Dr. Sarath Gamani De Silva’s Motivational speech to the law graduates of the University of Colombo **
The Venerable Chancellor, Madam Vice Chancellor, the Dean, Faculty of Law and the Deans of other Faculties, Professors, Lecturers and other tutorial staff, University officials, the new graduates and their parents.
Good morning, Ladies and gentlemen, Let me first thank the Madam Vice Chancellor for inviting me to make this presentation.
Iwhole heartedly congratulate the new graduates for completing your tertiary education and entering the society as productive citizens of the motherland. Notwithstanding your superior academic capabilities, it is indeed an achievement to have completed your tertiary education at troubled times like these, when education in general had come to a virtual standstill for the majority of the younger generation. I have no doubt that your graduation is long overdue for no fault of yours. The very problems and delays in our system of education make you waste much of your childhood, adolescence and early adulthood. The frustration of such delays, compounded by the COVID pandemic, must weigh heavily on your attitude to life. Most of you I understand will become practising lawyers in courts of law while others may continue in allied fields. Some of you may proceed to engage in politics, a field where many past luminaries in your profession have left an indelible footprint.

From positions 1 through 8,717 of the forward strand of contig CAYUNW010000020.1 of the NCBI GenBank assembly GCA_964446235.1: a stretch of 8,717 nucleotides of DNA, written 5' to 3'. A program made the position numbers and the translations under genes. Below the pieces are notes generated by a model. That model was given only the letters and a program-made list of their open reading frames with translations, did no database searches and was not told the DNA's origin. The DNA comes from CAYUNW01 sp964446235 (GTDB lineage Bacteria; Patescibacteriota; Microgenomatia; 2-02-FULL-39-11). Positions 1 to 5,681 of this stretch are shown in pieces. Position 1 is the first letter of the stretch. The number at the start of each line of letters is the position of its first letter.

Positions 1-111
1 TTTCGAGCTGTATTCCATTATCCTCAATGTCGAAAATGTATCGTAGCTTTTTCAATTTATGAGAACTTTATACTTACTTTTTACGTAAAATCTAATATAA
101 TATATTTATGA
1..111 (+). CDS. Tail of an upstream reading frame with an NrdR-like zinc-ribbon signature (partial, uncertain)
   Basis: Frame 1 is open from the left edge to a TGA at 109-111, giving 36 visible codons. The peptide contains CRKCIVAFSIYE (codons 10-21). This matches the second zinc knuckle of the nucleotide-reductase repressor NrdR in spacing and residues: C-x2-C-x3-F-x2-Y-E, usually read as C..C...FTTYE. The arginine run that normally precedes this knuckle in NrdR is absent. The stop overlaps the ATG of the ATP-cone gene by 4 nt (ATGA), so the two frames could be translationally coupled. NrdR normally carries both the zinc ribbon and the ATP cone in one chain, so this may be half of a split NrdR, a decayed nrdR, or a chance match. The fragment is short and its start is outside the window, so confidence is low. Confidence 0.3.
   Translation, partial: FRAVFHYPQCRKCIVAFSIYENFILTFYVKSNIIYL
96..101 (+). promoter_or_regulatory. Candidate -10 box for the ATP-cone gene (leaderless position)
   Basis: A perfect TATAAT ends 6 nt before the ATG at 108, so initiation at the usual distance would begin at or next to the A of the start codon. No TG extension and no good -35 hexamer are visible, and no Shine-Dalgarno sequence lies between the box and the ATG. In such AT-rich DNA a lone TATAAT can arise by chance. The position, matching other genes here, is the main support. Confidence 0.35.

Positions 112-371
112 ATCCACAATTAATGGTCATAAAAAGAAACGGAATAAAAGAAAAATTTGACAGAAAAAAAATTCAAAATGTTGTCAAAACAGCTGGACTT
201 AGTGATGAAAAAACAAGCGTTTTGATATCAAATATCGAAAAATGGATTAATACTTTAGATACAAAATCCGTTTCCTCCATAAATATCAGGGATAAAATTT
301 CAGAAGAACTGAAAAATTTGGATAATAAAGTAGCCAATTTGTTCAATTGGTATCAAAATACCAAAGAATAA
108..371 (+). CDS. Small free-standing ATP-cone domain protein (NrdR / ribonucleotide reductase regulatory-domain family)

The diplomatic relationship between Ceylon and Australia commenced even before the formal declaration of Ceylon’s Independence. Australia established a Representative Office in Colombo, on the 29th April 1947. On Independence Day, (4th February 1948) this representation was upgraded to High Commission status. As further indication of the importance placed on the relationship between the two countries, the Australian High Commission Office was moved from its temporary location at the Galle Face Hotel, to more permanent premises at Gafoor Building, in Fort, Colombo. Following diplomatic representation established in London, New Delhi and Washington, Ceylon established its fourth diplomatic office in Canberra. In January 1949, Mr J A Martensz was appointed as Ceylon’s first High Commissioner to Australia, (see Image 1). Mr Martensz was a member of the Ceylonese Burgher community. Although probably underestimated in importance in the planning stages of the Australia High Commission in Ceylon, immigration to Australia soon became a matter of growing contention in the workings of this office. Developments in both countries contributed to a great deal of expectation, as well as misunderstanding, in the early immigration process.
Randima Attygalle, in The Island, 24 Octtober 2021, where the title runs thus “The poem Neruda never wrote”
In an exclusive interview with the Sunday Island, film maker Asoka Handagama shares the story behind his latest film- Alborada(The Dawning of the Day) inspired by the celebrated poet Pablo Neruda’s stay here as the Chilean Consul. The film is to be internationally premiered at the 34th edition of the Tokyo International Film Festival opening on October 30.
Andrew Fidel Fernando, in ESPNcricinfo, October 2021, where the chosen title is “Not a lot is expected of Sri Lanka, and that may free them up to punch big”